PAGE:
Free Music Online
Stream music free incl Spotify, Deezer, Apple Music
Want to listen to the latest and greatest hits without faffing about with CDs or forking out for MP3s? Whether you're a fan of Bieber, the Beastie Boys or The Beatles, here's our round-up of the best online music services that let you listen for free...
What is online music streaming?
The internet is a great way to browse, discover and pay for music. The music streaming industry has exploded in the past few years – according to the British Phonographic Industry, over 68 billion songs were streamed in the UK in 2017, a 52% increase on 2016.
What's the difference between streaming and downloading?
There are two ways to listen to music online:
Downloading. The first is by downloading the songs you want to listen to. This can be costly if you're doing it legally, especially if you're downloading a whole album of songs. Once you've paid for a track or album, it's yours to keep and listen to for as long as you like.
Streaming. The other way is online streaming, where you don't actually save the track to your phone, tablet, computer or other device, you just play it while you're online and every time you listen you're effectively 're-downloading' the track (unless you're on a plan with 'offline listening'). You'll only have access while logged in to your profile with the service (though many are free to use).
Streaming lets you listen to your favourite tracks and albums instantly. Its main boon is you get instant access to huge catalogues of music, without having hundreds of CDs cluttering up your house or thousands of MP3s cluttering up the memory of your devices.
These services are legal and above board, but the music is interrupted every now and then with an advert you can't skip. It can also be difficult to find the exact songs you want to hear, so streaming isn't for everyone.
Before you consider streaming, a word of warning: ensure your broadband and mobile data connection are fast enough and you've a generous download limit. While you're not actually downloading a track to keep, streaming will use up your monthly allowance. Otherwise you risk being hit with added costs and constant buffering.
As a general rule:
You need a high (or unlimited) download limit, or you could be slapped with gargantuan charges.
For example, if you're going to listen to about six hours of internet radio per week, and that is all you'll be doing, you'll need a monthly download allowance of at least 5GB.
If you're going to be streaming more music, or doing other data-heavy things, like streaming movies, it's worth considering a broadband package with unlimited downloads, so you'll not have the worry of exceeding your limit, and using Wi-Fi on your smartphone whenever possible. Full details in the How to get the Cheapest Broadband guide.
There are plenty of online music-streaming services that are legal, though thousands more aren't. The Government and internet providers are cracking down on the illegal ones, while some services only work in certain countries due to music licensing restrictions.
All those included below are legal, and will work in the UK.
Always check any software you put on your computer is suitable. Ensure it's compatible with your existing set-up. No liability can be accepted for any problems caused from acting upon the info given.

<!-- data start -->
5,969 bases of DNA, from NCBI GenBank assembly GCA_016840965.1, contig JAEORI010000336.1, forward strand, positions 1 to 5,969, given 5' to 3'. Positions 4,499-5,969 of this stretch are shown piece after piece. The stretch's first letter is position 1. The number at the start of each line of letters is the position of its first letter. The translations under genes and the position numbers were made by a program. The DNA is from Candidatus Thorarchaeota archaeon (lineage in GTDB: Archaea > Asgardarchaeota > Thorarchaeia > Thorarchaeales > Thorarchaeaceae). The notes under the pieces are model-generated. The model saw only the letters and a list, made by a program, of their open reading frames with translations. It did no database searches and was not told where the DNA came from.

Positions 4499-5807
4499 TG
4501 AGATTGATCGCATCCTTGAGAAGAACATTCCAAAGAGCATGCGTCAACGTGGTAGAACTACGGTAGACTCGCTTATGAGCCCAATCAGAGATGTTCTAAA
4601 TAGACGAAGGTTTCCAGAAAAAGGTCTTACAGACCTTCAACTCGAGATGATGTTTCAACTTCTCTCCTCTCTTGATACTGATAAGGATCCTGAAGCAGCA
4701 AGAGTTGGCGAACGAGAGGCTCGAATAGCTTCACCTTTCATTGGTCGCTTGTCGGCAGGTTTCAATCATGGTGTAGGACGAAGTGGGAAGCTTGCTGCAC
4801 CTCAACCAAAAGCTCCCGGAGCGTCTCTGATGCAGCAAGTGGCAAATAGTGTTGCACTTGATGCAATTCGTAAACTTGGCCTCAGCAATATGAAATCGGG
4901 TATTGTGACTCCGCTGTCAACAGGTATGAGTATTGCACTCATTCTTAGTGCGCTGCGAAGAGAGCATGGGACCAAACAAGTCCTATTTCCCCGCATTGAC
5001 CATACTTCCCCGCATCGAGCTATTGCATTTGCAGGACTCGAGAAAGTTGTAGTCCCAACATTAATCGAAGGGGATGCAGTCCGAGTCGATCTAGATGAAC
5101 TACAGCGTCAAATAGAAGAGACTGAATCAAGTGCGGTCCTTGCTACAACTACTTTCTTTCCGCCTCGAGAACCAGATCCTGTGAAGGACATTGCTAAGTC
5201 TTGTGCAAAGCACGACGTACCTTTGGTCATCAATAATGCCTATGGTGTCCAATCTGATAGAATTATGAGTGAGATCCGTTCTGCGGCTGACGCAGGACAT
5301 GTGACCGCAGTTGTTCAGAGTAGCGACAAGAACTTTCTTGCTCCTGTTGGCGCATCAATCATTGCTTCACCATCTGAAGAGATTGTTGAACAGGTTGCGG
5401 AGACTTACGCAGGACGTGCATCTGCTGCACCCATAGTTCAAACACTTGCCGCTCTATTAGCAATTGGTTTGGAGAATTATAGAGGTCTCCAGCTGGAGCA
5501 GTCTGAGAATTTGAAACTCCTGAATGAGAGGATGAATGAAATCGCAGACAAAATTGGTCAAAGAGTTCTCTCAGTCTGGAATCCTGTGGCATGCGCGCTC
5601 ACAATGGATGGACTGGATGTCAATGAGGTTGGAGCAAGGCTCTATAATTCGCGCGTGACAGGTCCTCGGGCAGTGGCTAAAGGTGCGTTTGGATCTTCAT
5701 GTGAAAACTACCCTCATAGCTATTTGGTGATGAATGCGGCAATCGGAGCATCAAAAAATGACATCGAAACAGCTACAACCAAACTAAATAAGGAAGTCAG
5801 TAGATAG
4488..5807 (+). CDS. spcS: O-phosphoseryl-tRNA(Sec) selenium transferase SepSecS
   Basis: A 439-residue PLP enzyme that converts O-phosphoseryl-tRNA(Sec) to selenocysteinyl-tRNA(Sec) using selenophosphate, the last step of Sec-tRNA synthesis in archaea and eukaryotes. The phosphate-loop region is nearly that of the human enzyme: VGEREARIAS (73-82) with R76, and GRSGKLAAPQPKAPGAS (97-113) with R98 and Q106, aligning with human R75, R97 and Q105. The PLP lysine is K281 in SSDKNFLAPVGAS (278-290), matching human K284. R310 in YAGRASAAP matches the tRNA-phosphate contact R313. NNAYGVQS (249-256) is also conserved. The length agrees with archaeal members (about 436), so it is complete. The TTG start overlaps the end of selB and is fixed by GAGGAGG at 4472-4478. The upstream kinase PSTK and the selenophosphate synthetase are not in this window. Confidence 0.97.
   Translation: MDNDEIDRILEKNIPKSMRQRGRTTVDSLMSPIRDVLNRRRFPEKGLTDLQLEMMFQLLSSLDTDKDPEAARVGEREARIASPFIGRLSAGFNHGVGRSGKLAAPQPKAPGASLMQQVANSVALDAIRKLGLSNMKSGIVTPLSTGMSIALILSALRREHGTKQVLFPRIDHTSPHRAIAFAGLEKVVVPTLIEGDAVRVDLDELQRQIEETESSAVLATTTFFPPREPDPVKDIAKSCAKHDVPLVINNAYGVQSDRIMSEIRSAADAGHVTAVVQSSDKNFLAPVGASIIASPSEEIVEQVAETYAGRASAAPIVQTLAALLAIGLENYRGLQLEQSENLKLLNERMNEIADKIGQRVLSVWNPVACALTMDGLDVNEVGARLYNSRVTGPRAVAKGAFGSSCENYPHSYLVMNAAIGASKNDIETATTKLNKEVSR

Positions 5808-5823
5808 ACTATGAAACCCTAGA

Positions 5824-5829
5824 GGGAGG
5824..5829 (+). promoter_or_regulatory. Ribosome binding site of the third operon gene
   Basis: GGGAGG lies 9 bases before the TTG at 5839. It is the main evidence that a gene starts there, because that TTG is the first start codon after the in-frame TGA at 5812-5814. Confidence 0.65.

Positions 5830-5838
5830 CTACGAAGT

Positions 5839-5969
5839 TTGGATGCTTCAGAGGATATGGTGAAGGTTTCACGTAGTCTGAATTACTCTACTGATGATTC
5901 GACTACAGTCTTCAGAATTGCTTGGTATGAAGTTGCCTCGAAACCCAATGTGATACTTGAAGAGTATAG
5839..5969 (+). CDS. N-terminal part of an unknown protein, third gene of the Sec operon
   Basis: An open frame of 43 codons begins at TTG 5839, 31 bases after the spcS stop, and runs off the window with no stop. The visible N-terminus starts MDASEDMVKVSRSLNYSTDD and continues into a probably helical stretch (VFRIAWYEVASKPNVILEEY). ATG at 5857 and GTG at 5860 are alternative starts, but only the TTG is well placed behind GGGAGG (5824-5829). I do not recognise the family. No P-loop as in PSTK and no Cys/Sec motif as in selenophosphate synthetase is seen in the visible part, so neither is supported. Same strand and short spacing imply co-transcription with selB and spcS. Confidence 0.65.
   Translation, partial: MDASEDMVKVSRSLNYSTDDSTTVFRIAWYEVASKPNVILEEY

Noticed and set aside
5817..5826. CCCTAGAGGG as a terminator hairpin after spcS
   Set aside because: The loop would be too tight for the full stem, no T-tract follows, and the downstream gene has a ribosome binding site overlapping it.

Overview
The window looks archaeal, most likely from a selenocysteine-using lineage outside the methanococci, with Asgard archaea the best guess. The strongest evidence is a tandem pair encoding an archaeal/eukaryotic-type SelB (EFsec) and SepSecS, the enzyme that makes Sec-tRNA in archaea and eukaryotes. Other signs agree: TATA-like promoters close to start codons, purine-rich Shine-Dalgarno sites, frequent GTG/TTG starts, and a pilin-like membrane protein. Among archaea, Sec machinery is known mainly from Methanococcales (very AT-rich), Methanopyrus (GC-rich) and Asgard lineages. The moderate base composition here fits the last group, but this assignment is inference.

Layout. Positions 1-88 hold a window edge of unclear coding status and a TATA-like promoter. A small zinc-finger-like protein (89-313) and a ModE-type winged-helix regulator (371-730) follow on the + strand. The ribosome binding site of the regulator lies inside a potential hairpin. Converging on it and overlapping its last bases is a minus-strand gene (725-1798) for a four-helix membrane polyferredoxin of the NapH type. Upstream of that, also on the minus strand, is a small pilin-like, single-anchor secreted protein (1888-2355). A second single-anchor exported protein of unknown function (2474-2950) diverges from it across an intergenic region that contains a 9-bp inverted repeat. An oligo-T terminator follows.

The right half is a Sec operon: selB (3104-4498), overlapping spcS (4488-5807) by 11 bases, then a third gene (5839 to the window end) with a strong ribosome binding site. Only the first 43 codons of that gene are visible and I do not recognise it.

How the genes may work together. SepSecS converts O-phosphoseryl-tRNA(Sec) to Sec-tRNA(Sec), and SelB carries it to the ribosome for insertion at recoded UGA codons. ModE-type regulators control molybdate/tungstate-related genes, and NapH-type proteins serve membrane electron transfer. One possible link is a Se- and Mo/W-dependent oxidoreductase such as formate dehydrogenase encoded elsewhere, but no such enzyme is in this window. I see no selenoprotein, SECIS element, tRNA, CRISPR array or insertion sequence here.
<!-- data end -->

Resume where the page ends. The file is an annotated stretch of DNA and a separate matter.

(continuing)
Music streaming isn't always free – but you can cut the cost when it's not
Many music streaming companies do offer free versions of their services, often with ads and/or certain limitations (such as lacking the ability to play offline). If you're happy to put up with these, then by all means go free.
If you want an ad-free, fully fledged experience, though, you'll need to upgrade to a premium subscription or consider a paid-only provider. Plans typically go for £10/month, though the good news is there are ways to cut the cost...
Most of the big names offer some sort of family or shared subscription, which lets multiple listeners (usually up to six) use the service each with their own profile and playlists.
One monthly payment is due for the entire group – and at £15/month they work out cheaper per person than individual plans. Obviously the more there are of you, the better value they become.
These providers offer family plans (for comparison they're normally £10/month per person):
- Paid-for Spotify (£14.99/mth)
- Paid-for Deezer (£14.99/mth)
- Amazon Music Unlimited (£14.99/mth, or £149/year if you've Amazon Prime)
- Apple Music (£14.99/mth)
- Google Play Music (£14.99/mth)
A (smaller) number of streaming services also offer student discounts on their individual plans – usually 50%. Eligibility is determined via Unidays/NUS Extra.
Providers with UK student discounts include:
Top free online music services
Here are a few music streaming providers with free versions worth considering, and remember there's no limit to the number you can use, so you could get thousands of hours' worth of music for absolutely nowt.
Probably the biggest name in online music, the Spotify streaming service works on a plethora of devices. It has over 200 million active monthly users globally and over 50 million available tracks.
It offers free music streaming on desktops, laptops and Android or iOS devices, though there are ads, you have to listen to tracks by adding them to a playlist and playing them on shuffle, you can only skip songs six times per hour and you must be online to listen. Alternatively you can pay to upgrade to its Premium service which offers ad-free, unrestricted streaming.
Spotify offers an array of clever extra features to both free and Premium users, including the ability to follow what friends are listening to on social media. You can also find music already on your computer and add it to your Spotify library, so you can listen to it on other PCs just by logging in to your account.
Spotify automatically generates daily and weekly personalised playlists based on the artists you follow and tracks you listen to most. This feature is available to free users as well as subscribers.
Used Spotify? Tell us what you think in the forum.
- Free 30-day trial available for Premium newbies – you'll be charged £9.99/mth automatically at the end unless you cancel.
- Spotify no longer allows payments for Premium to be made via Apple's in-app payment system, as it charged customers extra – you'll need to register direct with Spotify.